In a report released over the weekend, the TUC claimed that the current squeeze in real earnings is the most severe since our records began almost 160 years ago. This brought to our attention the excellent historical figures available at the Bank of England, which we have used in this week's chart.
What does the chart show?
The chart below from the Economic Research Council (ERC) shows the UK average annual earnings since 1855, adjusted by the Consumer Price Index to reflect 2014 prices.
Up to 2009 this is based on the Average Earnings Index compiled by the Bank of England from a number of different sources.
After 2009, the ERC used the Office for National Statistics' data on Average Weekly Earnings. The figure for 2014 is an estimation based on the 8 months of data up to August that they have so far.
Why is the chart interesting?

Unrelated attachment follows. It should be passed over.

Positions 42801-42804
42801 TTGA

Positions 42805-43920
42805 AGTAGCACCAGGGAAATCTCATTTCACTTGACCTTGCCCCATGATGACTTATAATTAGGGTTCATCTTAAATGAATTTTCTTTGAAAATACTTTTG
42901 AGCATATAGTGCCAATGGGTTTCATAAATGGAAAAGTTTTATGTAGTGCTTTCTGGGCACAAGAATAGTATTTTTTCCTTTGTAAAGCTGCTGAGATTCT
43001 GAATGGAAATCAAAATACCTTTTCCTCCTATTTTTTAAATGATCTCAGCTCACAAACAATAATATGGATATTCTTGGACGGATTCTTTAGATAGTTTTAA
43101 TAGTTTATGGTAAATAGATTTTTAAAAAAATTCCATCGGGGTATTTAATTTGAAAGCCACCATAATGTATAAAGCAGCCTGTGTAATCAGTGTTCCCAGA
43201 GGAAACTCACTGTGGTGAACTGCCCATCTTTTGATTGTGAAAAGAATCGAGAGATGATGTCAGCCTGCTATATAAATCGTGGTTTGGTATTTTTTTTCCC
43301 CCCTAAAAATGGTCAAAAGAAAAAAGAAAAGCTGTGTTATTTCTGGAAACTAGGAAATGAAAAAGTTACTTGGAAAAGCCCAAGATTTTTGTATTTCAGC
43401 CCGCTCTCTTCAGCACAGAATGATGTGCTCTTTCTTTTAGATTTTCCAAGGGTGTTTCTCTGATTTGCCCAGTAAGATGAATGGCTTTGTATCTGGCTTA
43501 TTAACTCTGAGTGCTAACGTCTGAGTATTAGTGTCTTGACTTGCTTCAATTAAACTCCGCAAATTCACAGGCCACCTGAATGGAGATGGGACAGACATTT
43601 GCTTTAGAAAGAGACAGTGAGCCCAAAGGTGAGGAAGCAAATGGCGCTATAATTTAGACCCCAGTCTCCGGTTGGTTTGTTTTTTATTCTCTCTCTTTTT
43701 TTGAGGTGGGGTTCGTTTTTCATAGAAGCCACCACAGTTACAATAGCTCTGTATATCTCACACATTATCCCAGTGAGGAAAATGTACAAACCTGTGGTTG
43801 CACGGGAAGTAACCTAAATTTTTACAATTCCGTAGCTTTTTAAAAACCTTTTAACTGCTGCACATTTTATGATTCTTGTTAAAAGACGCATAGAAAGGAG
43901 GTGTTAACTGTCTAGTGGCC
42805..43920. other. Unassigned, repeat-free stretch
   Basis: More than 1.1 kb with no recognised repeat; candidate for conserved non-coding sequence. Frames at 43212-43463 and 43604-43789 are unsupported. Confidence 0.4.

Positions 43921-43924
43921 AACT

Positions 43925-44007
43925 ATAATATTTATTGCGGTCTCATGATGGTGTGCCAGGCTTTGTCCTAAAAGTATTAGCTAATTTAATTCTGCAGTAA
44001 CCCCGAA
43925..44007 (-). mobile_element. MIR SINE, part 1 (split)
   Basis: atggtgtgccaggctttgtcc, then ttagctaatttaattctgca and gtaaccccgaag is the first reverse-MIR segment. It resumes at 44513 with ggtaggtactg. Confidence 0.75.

More than anything else, this graph really highlights the massive growth in average earnings in the post-war period. Having grown by £5,000 in today's money in the century between 1855 and 1955, they then shot up by almost £20,000 in the next fifty years. The second interesting point, and it is the one that the TUC were making in their report, is that in the past 159 years there have only been a few periods when real earnings have fallen for more than a single year at a time. Of those select periods (1865-67, 1874-78, 1921-23, 1976-77 and 2007 to now), the current one is by far the most serious we have experienced, and the earnings data released this morning shows that it looks set to continue.